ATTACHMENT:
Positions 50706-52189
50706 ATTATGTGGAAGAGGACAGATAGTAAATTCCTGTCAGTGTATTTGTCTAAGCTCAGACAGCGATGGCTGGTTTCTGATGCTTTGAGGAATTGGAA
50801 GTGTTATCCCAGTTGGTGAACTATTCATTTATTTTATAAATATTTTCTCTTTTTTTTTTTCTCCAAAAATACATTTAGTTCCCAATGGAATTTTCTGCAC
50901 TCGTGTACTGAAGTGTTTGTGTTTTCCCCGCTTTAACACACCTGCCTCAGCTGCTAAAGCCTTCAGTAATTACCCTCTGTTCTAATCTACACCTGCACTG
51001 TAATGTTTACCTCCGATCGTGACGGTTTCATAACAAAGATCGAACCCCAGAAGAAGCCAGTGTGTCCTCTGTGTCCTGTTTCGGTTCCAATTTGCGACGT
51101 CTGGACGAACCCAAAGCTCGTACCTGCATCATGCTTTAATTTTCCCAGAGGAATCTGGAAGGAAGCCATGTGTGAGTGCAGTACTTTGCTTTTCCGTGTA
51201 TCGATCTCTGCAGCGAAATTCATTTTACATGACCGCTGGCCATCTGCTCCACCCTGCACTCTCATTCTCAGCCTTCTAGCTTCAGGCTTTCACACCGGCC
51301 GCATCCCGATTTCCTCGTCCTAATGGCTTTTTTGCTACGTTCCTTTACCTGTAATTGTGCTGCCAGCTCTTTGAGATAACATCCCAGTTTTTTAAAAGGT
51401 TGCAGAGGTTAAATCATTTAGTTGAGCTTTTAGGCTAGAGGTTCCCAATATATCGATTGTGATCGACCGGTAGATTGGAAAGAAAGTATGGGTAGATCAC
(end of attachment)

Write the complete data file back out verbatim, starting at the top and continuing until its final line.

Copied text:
Positions 50706-52189
50706 ATTATGTGGAAGAGGACAGATAGTAAATTCCTGTCAGTGTATTTGTCTAAGCTCAGACAGCGATGGCTGGTTTCTGATGCTTTGAGGAATTGGAA
50801 GTGTTATCCCAGTTGGTGAACTATTCATTTATTTTATAAATATTTTCTCTTTTTTTTTTTCTCCAAAAATACATTTAGTTCCCAATGGAATTTTCTGCAC
50901 TCGTGTACTGAAGTGTTTGTGTTTTCCCCGCTTTAACACACCTGCCTCAGCTGCTAAAGCCTTCAGTAATTACCCTCTGTTCTAATCTACACCTGCACTG
51001 TAATGTTTACCTCCGATCGTGACGGTTTCATAACAAAGATCGAACCCCAGAAGAAGCCAGTGTGTCCTCTGTGTCCTGTTTCGGTTCCAATTTGCGACGT
51101 CTGGACGAACCCAAAGCTCGTACCTGCATCATGCTTTAATTTTCCCAGAGGAATCTGGAAGGAAGCCATGTGTGAGTGCAGTACTTTGCTTTTCCGTGTA
51201 TCGATCTCTGCAGCGAAATTCATTTTACATGACCGCTGGCCATCTGCTCCACCCTGCACTCTCATTCTCAGCCTTCTAGCTTCAGGCTTTCACACCGGCC
51301 GCATCCCGATTTCCTCGTCCTAATGGCTTTTTTGCTACGTTCCTTTACCTGTAATTGTGCTGCCAGCTCTTTGAGATAACATCCCAGTTTTTTAAAAGGT
51401 TGCAGAGGTTAAATCATTTAGTTGAGCTTTTAGGCTAGAGGTTCCCAATATATCGATTGTGATCGACCGGTAGATTGGAAAGAAAGTATGGGTAGATCAC